In common with the other Militia units the Tyrones were disembodied for a time after the Treaty of Amiens but were called back to service in May 1803, remaining embodied until 1816. Reduced to cadre for the next 39 years, the regiment, now the Royal Tyrone Fusiliers, was embodied again in January 1855 after the outbreak of the Crimean War for a period of service that lasted until August 1856. For the soldiers of this period most of their service was in England and the long marches of earlier times often became railway journeys while steam ships were replacing sail.

The regiment had been disembodied for just over a year when it was called back to service in November 1857. This embodiment, for the Indian Mutiny, lasted until May 1858. After that the regiment reduced again to cadre.Tyrone Colours

The Queen’s Colour of The Royal Tyrone Fusiliers Militia Regiment, 1870 (left).

In 1881 Childers’ reforms of the Army, especially the infantry, were implemented. New territorial regiments were created, usually by combining two existing battalions, to which were added the militia battalions of the regiment’s recruiting area. Thus the 27th (Inniskilling) Regiment and the 108th (Madras Infantry) Regiment were amalgamated to form the Royal Inniskilling Fusiliers. The Royal Tyrone Fusiliers formed the 4th Battalion. At first the Tyrones amalgamated with the Londonderry Light Infantry to form the 4th Inniskillings but the Londonderrys were soon removed from the new battalion to re-form as an artillery brigade.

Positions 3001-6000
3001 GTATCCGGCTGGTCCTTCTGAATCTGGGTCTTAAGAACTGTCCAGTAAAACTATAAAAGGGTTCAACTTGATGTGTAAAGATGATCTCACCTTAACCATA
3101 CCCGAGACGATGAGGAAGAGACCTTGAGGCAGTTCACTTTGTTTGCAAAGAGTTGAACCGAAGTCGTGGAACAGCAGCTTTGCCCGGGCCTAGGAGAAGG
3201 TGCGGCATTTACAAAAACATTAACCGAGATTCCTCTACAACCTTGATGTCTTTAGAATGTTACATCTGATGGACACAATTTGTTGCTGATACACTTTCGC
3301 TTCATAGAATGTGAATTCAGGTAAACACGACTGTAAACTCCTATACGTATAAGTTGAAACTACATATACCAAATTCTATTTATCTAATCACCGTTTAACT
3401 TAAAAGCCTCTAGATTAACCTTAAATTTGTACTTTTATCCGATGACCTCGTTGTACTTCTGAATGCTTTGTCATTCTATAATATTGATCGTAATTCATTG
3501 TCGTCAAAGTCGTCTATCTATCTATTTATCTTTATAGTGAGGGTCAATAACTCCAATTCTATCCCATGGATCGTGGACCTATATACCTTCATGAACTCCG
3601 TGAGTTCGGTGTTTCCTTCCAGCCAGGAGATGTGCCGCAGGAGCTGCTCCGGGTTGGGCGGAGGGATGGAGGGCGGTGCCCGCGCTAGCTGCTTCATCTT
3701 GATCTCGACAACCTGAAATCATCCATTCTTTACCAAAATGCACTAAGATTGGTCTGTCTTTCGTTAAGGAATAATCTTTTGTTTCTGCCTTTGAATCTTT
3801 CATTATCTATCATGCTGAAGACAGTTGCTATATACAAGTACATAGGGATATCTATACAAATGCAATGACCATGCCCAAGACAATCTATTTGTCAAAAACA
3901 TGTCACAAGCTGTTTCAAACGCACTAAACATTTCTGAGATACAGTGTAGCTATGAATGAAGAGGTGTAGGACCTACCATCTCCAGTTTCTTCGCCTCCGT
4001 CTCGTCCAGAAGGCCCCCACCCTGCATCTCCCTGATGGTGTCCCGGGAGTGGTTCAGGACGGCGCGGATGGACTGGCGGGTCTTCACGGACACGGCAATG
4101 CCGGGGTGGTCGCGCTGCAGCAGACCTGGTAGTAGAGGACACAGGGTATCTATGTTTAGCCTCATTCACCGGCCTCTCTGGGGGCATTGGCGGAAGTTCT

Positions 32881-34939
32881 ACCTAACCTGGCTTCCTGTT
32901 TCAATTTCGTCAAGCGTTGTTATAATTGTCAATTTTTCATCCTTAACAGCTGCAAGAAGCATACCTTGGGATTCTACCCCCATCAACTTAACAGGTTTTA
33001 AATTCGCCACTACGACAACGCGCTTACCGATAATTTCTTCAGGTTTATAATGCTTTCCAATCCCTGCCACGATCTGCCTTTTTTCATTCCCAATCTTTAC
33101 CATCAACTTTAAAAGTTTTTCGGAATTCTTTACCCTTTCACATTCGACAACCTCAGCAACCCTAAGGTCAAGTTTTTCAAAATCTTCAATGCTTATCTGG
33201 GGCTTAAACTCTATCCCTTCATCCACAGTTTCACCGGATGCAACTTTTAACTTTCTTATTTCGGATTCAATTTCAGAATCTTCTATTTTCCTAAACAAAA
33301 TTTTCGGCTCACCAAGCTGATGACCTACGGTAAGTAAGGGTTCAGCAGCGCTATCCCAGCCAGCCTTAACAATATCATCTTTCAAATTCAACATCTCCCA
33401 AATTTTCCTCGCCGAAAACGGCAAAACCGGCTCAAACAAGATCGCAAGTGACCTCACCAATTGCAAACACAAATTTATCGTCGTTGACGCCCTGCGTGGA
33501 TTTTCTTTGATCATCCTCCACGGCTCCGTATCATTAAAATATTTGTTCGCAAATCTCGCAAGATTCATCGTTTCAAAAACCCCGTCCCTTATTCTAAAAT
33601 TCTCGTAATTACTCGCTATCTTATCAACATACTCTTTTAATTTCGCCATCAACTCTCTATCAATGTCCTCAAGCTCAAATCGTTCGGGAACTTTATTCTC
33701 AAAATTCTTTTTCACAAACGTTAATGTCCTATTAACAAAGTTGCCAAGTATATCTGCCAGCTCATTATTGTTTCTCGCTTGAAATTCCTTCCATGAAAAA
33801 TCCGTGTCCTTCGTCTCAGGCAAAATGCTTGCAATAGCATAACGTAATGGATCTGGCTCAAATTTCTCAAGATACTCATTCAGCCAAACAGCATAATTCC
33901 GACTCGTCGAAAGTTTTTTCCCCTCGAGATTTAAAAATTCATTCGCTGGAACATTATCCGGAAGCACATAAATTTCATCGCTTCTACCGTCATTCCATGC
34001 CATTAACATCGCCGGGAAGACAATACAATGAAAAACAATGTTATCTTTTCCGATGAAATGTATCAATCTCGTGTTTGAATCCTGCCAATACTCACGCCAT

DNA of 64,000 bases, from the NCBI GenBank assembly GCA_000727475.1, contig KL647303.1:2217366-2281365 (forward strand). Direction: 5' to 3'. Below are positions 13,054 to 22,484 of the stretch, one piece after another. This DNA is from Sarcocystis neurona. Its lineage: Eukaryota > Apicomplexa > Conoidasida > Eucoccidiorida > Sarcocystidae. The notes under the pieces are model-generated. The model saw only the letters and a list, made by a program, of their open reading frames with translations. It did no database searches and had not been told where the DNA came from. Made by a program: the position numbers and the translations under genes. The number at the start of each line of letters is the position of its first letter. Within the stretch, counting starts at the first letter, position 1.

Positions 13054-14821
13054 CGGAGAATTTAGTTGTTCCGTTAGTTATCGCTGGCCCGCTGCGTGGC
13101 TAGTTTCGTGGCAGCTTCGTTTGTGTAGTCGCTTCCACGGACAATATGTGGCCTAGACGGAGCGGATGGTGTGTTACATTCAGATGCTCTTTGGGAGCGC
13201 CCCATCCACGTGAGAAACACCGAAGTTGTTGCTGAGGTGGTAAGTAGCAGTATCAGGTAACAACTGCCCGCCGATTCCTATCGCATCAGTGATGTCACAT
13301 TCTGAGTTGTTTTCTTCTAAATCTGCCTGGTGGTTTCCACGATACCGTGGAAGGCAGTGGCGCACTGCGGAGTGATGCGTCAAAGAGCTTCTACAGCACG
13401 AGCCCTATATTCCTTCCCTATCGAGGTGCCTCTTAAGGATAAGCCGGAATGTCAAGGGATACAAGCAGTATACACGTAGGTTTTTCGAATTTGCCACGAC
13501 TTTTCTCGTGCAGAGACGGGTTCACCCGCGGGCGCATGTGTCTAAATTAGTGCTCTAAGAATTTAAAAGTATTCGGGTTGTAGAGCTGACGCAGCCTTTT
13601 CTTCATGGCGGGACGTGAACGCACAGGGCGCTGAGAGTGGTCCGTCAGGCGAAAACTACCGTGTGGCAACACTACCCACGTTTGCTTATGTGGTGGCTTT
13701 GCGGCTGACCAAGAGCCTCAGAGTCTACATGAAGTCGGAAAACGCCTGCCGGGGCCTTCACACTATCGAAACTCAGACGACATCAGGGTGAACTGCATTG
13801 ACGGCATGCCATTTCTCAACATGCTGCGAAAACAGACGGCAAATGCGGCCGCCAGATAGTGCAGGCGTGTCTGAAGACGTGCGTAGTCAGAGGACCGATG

During the Second South African, or Boer, War the 4th Inniskillings were embodied on 2 May 1900 but the embodiment lasted only until 18 October when the battalion was again stood down. The overall performance of the Army in the Boer War led to a major review of its organisation and to the Haldane Reforms that included the creation of the Territorial Force in 1908.

The Territorial Force was not extended to Ireland where the Militia survived under the new Special Reserve title, although a number of battalions were disbanded. The Tyrones survived and were redesignated as the 3rd Battalion, swapping precedence with the Fermanaghs and becoming the Depot Battalion. Since the Regimental Depot was in Omagh, the county town of Tyrone, it was logical that the Tyrones should provide the Depot Battalion.